With 2015 just one day away, it's important to take a look at what types of cyberthreats and attack methods enterprises will be facing in the new year. This past year was one of the worst on record for cybersecurity, and many experts believe next year will be even worse.
"If you asked a person on the street what the top three or four biggest cybersecurity issues were this year, they'd name the same things people in the [security] industry who eat, sleep and breathe this stuff would say," said Hugh Thompson, chief security strategist for IT security firm Blue Coat, in an interview with NBC News. "I can tell you it's never been that way before."
Keep reading to see six of the top cybersecurity threats for 2015:
Social engineering and phishing schemes
In 2014, cybercriminals began to frequently utilize phony messages that look legitimate in order to trick victims into clicking on malicious links or attachments. As people continue to share increasing amounts of data about themselves online, these types of attacks will be more popular as it becomes easier to craft convincing emails with information readily available online. Advanced toolkits that help attackers craft realistic messages are also easier to find, allowing scammers to use a company's real logo or font in a phishing email to trick readers.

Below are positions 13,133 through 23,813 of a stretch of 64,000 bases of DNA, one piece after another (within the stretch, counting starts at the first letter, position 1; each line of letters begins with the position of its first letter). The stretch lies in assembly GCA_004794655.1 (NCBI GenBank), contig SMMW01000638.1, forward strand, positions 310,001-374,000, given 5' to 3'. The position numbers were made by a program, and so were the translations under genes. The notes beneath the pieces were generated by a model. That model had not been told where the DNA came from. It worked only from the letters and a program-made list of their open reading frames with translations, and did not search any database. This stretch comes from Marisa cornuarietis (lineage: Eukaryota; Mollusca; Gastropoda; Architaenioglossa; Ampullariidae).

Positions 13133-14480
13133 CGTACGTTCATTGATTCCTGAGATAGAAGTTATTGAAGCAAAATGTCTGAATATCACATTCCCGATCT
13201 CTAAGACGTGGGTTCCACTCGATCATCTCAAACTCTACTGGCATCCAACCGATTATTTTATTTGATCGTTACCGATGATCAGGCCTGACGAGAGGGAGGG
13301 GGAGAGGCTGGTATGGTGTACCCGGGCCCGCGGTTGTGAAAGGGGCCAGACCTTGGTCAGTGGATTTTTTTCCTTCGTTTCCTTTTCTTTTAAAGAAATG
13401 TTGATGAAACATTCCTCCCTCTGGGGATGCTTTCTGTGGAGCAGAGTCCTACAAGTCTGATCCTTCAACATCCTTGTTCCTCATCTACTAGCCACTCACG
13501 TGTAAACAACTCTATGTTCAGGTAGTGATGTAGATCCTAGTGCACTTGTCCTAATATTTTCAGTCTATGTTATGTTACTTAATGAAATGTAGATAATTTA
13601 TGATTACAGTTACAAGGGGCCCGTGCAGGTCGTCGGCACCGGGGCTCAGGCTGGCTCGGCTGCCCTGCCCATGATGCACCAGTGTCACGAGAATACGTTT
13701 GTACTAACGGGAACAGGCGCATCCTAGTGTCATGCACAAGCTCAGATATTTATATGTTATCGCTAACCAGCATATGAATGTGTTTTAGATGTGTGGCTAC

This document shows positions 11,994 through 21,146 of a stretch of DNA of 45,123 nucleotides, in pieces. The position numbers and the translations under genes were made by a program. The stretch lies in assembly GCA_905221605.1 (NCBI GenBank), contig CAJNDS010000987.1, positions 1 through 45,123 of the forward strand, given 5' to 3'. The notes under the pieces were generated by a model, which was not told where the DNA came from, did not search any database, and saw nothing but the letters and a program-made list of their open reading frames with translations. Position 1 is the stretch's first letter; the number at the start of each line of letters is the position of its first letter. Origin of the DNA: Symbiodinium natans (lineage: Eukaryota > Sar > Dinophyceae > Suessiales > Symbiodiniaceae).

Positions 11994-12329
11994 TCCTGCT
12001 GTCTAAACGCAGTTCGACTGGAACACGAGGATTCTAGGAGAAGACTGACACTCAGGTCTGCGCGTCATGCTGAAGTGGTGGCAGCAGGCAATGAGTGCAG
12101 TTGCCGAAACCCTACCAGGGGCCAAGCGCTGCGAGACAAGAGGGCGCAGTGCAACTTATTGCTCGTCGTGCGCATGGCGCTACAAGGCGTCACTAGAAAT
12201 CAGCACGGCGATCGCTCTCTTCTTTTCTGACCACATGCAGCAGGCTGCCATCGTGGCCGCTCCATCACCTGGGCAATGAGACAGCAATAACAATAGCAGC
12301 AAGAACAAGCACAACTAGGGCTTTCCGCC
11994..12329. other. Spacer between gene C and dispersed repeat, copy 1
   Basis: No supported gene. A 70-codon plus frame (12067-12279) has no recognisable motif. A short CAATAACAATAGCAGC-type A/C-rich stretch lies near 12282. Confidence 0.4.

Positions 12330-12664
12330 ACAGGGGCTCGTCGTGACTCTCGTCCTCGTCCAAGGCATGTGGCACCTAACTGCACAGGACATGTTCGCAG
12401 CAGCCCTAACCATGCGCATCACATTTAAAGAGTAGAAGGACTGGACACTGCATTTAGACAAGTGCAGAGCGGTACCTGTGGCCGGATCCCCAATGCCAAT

Cybersecurity expert Marc Rogers told NBC News that the best way to avoid falling for a phishing email is to never click on any links in messages, but that probably isn't realistic for most. For those who just have to click, Rogers suggests hovering a mouse over the hyperlink to see what website you'll be taken to before you click.
Ransomware has been around for a few years now and has become a go-to method for malicious actors looking to make a quick buck off of stolen data. The malicious software infects a device, locks up the files contained within and then demands payment from the victim in exchange for the stolen data.